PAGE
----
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It’s a Solution and a Problem

I didn’t know it at the time, but what started as a service opportunity for me became the most important learning moment of my life.  I was helping with a twelve-step-based program when I was introduced to a very wise young man.  He taught me about addiction – and about life in ways that I both marvel at and cherish.

The man explained to me that substance use wasn’t the problem, it was the solution.


“How can something that is so problematic be a solution?” I wondered out loud.  I heard the heart of a man who had experienced deeply troubling pain.  He was debilitated by the pain.  That’s when he first started using drugs.  He wanted a brief escape from the constant, unrelenting pain of life.  It wasn’t like he had been in an automobile accident and faced chronic pain as a result.  His pain was different.

His pain was internally based.  He never thought he was good “enough.”  He felt like a failure, a letdown, and an imposter.  He believed with every fiber of his being that he was “wrong.”  His drug of choice made it all go away for a while.  He was the life of the party.  The voices of judgement in his head were suddenly stupefied into submission.  No longer could they harass him.

As with all addictions, the coping skill became an addiction.  He wanted a moment of relief and then another, until the drugs had control and he didn’t.

Fundamentally, for him, the drugs represented a solution to the problem of the relentless pain.  They offered a way out – even if it extracted a high price.


I encountered him well after his sobriety was cemented into his being.  I had no sense that the addiction was in control of his life or that he was at risk.  However, as we spoke, I heard stories about how others had consistently treated the drugs as a problem and how he didn’t see them that way.  We hear stories about how drug users – including alcohol users – are defensive about their use.  “It’s not that bad,” “I can stop at any time,” and “I am in control,” are such common answers they’re cliché.  The more that people tried to convince him that the drugs were a problem, the more convinced he became that they didn’t understand.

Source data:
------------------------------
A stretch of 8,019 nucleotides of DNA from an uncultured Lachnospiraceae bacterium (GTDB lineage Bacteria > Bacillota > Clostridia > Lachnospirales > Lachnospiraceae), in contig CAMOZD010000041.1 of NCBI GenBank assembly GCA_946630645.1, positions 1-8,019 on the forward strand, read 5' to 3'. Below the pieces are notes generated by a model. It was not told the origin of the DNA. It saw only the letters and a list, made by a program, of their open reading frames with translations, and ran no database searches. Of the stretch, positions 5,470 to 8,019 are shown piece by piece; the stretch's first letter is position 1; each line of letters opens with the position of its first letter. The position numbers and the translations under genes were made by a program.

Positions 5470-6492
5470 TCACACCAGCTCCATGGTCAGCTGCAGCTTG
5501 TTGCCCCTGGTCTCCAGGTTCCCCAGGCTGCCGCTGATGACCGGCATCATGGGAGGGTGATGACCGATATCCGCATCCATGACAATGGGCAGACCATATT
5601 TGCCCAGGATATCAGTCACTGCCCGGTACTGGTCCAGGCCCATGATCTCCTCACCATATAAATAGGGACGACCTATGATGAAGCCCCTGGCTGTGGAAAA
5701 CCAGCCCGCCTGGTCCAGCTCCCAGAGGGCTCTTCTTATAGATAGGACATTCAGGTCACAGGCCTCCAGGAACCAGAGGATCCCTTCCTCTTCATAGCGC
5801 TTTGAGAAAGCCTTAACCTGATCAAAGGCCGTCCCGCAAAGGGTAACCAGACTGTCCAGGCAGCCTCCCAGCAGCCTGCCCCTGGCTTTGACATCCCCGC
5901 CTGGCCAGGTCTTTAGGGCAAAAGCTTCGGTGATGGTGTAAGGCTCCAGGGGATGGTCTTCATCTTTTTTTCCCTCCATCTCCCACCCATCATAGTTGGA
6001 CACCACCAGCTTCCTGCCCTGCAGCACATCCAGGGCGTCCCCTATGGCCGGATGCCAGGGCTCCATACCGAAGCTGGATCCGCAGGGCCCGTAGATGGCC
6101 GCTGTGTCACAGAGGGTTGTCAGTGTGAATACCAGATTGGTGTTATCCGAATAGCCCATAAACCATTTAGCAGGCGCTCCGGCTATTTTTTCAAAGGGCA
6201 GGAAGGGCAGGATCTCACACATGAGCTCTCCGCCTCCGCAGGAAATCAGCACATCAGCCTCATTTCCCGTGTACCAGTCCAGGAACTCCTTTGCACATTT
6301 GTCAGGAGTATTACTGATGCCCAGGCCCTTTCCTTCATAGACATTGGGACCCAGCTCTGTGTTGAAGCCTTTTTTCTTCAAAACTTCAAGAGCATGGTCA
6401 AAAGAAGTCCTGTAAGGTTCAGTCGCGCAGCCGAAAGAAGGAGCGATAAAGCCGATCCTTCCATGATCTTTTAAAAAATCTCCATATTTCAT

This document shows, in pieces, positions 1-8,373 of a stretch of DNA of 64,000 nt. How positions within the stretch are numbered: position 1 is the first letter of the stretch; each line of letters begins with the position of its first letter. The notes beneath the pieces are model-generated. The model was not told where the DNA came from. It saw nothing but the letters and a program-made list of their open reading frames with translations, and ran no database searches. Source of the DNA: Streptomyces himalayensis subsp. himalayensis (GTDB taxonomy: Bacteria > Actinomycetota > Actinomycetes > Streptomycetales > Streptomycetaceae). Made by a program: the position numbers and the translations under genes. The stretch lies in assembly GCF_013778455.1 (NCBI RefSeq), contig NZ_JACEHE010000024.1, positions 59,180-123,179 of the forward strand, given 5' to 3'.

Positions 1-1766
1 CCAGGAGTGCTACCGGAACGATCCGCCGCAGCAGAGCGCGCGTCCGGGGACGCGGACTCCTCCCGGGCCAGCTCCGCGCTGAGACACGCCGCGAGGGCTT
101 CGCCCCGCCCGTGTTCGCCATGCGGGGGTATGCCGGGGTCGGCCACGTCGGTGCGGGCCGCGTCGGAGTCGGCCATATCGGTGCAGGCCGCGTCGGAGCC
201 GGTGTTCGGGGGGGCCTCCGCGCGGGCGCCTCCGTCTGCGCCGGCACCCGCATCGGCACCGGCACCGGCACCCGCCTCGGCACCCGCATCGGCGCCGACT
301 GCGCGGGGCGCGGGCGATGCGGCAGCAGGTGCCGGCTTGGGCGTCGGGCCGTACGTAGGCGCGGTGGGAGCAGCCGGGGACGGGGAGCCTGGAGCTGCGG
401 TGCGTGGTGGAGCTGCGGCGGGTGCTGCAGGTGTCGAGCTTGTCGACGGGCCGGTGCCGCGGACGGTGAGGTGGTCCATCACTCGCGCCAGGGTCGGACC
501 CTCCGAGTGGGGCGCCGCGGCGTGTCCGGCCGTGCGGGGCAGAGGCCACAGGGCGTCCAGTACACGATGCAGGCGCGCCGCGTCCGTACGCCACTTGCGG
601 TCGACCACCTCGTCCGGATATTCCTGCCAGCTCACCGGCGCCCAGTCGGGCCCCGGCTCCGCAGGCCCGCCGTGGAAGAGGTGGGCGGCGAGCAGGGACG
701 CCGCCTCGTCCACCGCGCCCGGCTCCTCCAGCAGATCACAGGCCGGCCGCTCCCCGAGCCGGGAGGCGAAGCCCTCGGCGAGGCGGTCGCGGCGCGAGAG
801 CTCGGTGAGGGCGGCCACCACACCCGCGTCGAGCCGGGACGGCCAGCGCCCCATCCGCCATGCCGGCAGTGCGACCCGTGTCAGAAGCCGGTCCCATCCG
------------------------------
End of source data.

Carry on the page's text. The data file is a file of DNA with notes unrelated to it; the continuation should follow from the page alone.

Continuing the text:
They were selling a message that drugs were the problem, and he was pursuing them as a solution.  The perspectives couldn’t have been more incompatible.

Suicide Prevention

I came to the topic again not because of personal conversations but the continuing research on what we can do for suicide prevention.  Thoughts of suicide come when people are dissatisfied with their life as it is, and suicide becomes the consideration to make it better.  It’s a solution to the pain they’re feeling – it may be a bad one, but it is still a solution.

Instantly, when most folks hear that another person is considering suicide, they leap to tell them that things aren’t that bad or that they’ll get better.  It’s called the “righting reflex.”  It’s an attempt to bring the other person’s perspective of reality in alignment with ours.  The problem is that, as a result, we end up invalidating the other person’s perspective.

An alternative response is fear on the part of the listener and an instant problem that they believe they must solve – after all, suicide is irreversible.  It’s permanent.  Like the game of hot potato, they don’t want to be the last person that talked with another who died by suicide.  They’d rather get emergency medicine, psychiatric care, or someone else involved, so that they don’t have to accept responsibility for a tragic outcome.

Certainly, I’m not saying to validate that suicide is a good idea.  However, until we can see that suicidal thoughts are a solution to the problem of life’s circumstances, we can’t connect with the person and help them see other solutions and other options.

The first step for us as listeners is to realize that sometimes things are problems, and sometimes they are solutions.

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